|Current location||Call number||Status||Date due||Barcode||Item holds|
|Main library collection Stacks||497 .333 Noo 2014||Available||T 19087|
Includes bibliographical references and index.
N'digo: Preface; N'miigwechwiwaag: Acknowledgments; Ziibaaskobiige: To Set a Written Net; Chapter 1. Anishinaabemowin: The Anishinaabe Language; Chapter 2. Anishinaabebiige: Anishinaabe Literature; Chapter 3. Gikenmaadizo miinwaa Gikenmaa'aan: Patterns of Identity in the Writing of Louise Erdrich; Chapter 4. Zhaabwii'endam: Conscious Survival in the Writing of Jim Northrup; Chapter 5. Giizhigomaadiziwin: Universal Life in the Writing of Basil Johnston; Chapter 6. Waninawendamowinan: Stirred Thoughts in the Writing of Gerald Vizenor; Chapter 7. Ziiginibiige: Poured Writing.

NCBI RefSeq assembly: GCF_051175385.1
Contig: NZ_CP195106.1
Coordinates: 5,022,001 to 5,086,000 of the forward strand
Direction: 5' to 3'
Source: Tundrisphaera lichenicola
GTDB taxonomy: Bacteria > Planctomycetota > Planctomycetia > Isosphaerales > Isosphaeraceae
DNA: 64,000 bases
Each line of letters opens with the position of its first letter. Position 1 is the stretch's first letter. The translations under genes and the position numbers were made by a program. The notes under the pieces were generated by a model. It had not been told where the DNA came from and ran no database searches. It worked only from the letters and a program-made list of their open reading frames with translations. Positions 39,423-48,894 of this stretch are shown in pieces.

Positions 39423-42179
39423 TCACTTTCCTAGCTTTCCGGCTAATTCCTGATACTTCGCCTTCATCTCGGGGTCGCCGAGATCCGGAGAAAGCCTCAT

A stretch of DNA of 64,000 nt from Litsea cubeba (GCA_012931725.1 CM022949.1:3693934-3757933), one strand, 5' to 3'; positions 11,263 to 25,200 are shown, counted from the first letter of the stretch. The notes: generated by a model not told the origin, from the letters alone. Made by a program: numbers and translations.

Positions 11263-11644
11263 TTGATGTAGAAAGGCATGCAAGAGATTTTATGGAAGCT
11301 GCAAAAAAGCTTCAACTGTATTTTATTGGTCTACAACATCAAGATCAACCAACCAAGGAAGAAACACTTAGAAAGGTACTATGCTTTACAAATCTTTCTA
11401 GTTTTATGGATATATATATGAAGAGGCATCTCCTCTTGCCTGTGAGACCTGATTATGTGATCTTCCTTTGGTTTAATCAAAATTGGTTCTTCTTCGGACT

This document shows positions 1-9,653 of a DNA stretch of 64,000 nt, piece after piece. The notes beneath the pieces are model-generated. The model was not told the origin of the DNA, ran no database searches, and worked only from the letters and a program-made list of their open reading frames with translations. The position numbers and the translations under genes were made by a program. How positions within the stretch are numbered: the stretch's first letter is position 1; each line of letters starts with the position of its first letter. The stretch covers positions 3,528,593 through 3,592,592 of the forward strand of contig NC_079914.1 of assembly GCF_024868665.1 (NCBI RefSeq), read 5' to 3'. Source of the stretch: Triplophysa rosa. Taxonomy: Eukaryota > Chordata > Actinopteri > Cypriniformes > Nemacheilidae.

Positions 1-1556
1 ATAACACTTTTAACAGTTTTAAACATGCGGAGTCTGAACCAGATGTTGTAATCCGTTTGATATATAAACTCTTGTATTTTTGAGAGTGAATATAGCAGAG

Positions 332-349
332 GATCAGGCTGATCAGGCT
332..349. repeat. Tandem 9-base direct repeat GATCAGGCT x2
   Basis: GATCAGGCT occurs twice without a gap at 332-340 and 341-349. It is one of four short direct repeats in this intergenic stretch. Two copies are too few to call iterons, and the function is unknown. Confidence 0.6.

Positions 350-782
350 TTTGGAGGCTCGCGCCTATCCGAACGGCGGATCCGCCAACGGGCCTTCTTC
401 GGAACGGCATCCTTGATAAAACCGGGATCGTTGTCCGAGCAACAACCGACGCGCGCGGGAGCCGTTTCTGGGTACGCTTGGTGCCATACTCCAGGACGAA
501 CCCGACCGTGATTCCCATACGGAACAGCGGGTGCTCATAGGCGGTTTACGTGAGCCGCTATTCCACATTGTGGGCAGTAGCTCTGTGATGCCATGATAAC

Bawaajimo: A Dialect of Dreams in Anishinaabe Language and Literature combines literary criticism, sociolinguistics, native studies, and poetics to introduce an Anishinaabe way of reading. Although nationally specific, the book speaks to a broad audience by demonstrating an indigenous literary methodology. Investigating the language itself, its place of origin, its sound and structure, and its current usage provides new critical connections between North American fiction, Native American literatures, and Anishinaabe narrative. The four Anishinaabe authors discussed in the book, Louise Erdrich, Jim Northrup, Basil Johnston, and Gerald Vizenor, share an ethnic heritage but are connected more clearly by a culture of tales, songs, and beliefs. Each of them has heard, studied, and written in Anishinaabemowin, making their heritage language a part of the backdrop and sometimes the medium, of their work. All of them reference the power and influence of the Great Lakes region and the Anishinaabeakiing, and they connect the landscape to the original language. As they reconstruct and deconstruct the aadizookaan, the traditional tales of Nanabozho and other mythic figures, they grapple with the legacy of cultural genocide and write toward a future that places ancient beliefs in the center of the cultural horizon.